A: We have a love affair with Assyrtiko going back to our honeymoon in Santorini. It is a grape that grows well in shallow, rocky soils with little organic matter much like our own soil. It is also one of the most interesting white grapes in the world and we wanted to be the ones to bring it to the United States.
Q: What are your thoughts on how this variety might cope with the conditions prevailing at your high elevation vineyards?
A: The conditions in our vineyard are not too different from Santorini with the altitude being the major difference. We have strong winds, shallow soils, hot summers and cool nights. In practice the elevation primarily effects the tannins in the skins and the yields, both of which we can deal with. We think Assyrtiko will love it in the mountains. The elevation presents a challenge for any white grape due to the risk of frost. But it is a risk you have to take if you want to grow high elevation whites.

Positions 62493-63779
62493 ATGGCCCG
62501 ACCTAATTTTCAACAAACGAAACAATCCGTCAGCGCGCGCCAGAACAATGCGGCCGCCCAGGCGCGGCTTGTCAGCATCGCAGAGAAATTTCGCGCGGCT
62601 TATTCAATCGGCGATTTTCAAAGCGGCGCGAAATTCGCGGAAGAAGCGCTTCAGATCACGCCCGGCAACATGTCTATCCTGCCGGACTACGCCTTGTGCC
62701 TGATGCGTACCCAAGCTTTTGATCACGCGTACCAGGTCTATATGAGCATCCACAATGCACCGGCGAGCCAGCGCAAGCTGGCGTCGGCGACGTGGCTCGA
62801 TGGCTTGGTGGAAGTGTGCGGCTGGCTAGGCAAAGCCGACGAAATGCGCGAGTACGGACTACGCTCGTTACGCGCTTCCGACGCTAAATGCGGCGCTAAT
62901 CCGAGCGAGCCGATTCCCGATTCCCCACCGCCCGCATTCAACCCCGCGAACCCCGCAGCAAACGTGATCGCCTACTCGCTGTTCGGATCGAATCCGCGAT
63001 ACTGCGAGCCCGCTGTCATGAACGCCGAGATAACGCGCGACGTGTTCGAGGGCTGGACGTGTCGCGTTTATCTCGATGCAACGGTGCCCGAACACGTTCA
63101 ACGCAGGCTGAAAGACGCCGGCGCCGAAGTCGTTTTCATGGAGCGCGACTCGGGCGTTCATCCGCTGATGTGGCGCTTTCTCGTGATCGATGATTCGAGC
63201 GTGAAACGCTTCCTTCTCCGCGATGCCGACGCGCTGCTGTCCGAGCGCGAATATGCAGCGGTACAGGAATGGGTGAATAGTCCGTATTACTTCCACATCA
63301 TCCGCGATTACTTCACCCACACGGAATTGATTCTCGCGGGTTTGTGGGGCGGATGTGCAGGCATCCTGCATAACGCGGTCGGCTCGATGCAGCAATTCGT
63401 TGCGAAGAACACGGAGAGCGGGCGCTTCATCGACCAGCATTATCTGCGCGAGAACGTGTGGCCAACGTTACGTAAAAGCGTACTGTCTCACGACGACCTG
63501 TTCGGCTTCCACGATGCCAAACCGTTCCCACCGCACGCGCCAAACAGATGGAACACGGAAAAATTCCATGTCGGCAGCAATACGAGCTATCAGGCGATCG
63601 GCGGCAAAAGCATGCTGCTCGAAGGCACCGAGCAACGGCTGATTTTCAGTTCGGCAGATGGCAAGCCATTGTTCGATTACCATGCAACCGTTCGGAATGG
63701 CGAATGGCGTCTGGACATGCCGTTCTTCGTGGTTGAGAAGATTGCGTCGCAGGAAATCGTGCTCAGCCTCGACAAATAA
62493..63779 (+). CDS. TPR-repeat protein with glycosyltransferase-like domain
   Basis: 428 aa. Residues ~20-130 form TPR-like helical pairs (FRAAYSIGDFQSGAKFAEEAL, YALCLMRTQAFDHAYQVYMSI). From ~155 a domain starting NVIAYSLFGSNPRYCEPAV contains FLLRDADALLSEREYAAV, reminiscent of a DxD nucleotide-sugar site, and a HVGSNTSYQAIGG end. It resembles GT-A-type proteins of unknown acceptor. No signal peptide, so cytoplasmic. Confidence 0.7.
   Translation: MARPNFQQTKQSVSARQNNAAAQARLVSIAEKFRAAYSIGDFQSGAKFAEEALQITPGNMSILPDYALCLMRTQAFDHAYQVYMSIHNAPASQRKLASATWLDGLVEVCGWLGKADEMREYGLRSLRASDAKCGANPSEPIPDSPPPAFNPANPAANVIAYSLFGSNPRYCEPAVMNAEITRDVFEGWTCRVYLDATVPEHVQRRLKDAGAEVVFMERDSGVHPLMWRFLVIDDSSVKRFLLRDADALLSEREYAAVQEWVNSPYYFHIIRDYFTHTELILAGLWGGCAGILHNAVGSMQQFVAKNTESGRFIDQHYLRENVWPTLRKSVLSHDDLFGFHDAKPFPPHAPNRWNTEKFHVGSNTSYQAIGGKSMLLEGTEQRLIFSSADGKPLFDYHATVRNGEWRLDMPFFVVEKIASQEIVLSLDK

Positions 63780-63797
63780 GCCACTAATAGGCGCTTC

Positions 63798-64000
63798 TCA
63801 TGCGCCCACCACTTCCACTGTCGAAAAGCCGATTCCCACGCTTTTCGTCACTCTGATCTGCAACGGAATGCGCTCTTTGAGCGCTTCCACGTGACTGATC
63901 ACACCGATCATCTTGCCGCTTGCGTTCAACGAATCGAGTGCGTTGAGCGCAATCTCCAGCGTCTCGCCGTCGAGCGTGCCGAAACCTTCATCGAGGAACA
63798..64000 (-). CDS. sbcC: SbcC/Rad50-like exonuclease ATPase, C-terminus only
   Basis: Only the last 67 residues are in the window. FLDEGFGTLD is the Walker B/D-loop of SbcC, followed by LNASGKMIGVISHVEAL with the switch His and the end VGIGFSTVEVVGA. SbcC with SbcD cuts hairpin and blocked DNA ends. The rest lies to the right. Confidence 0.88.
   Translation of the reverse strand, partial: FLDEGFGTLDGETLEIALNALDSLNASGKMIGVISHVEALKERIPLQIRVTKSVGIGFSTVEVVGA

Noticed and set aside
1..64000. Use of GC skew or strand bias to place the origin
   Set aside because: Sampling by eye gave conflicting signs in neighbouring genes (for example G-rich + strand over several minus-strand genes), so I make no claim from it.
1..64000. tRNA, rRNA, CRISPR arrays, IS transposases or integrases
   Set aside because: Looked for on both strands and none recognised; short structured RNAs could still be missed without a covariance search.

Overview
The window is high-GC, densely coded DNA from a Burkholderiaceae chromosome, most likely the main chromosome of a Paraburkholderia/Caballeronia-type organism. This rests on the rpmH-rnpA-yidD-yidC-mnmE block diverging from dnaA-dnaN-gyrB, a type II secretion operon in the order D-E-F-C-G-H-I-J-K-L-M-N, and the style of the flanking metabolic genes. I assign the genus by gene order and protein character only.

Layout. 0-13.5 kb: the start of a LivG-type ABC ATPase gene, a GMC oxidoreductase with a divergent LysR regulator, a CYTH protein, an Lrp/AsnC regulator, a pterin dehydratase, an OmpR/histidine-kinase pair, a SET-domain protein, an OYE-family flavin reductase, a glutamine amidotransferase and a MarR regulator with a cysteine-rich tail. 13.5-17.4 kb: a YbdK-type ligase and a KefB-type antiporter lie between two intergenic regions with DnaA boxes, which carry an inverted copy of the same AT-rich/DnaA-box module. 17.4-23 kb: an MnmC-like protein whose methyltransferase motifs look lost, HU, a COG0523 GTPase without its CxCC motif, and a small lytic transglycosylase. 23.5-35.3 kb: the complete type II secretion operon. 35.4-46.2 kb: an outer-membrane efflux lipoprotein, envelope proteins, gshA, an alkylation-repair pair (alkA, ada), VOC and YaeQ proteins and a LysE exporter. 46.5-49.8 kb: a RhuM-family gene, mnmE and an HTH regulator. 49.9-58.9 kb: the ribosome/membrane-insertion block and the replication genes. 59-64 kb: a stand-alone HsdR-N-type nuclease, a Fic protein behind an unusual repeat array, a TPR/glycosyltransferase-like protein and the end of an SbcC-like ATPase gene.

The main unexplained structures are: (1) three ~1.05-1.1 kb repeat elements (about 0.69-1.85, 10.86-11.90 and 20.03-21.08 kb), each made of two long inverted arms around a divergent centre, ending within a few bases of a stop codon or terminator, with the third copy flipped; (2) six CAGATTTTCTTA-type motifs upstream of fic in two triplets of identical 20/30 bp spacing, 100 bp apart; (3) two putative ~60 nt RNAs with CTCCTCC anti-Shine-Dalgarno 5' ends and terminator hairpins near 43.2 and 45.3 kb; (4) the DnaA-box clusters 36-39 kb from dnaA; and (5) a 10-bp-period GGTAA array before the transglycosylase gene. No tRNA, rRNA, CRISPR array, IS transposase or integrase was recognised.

Q: Sixty-four baby vines does not sound like much – do you plan to simply experiment for now, and perhaps increase plantings later?
A: Sixty-four vines are all we could get from the Foundation Plant Services. Assyrtiko was only released this year and they had limited stock. We are hoping that a nursery got hold of the rest of the available stock so that there will be a good supply going forward. We are going to experiment with the Assyrtiko but we hope to either get more next year or try growing some from clippings. The plan is to get to at least 1/2 an acre and we are planting them own-rooted. The vines we got this year will not go into the ground until next year.
Q: If all goes well, when will you sip your first glass of Assyrtiko from vines grown in your soil?
A: It will probably be three years from the time we plant until we have something. Do not expect to see Tryphon Assyrtiko until around 2018.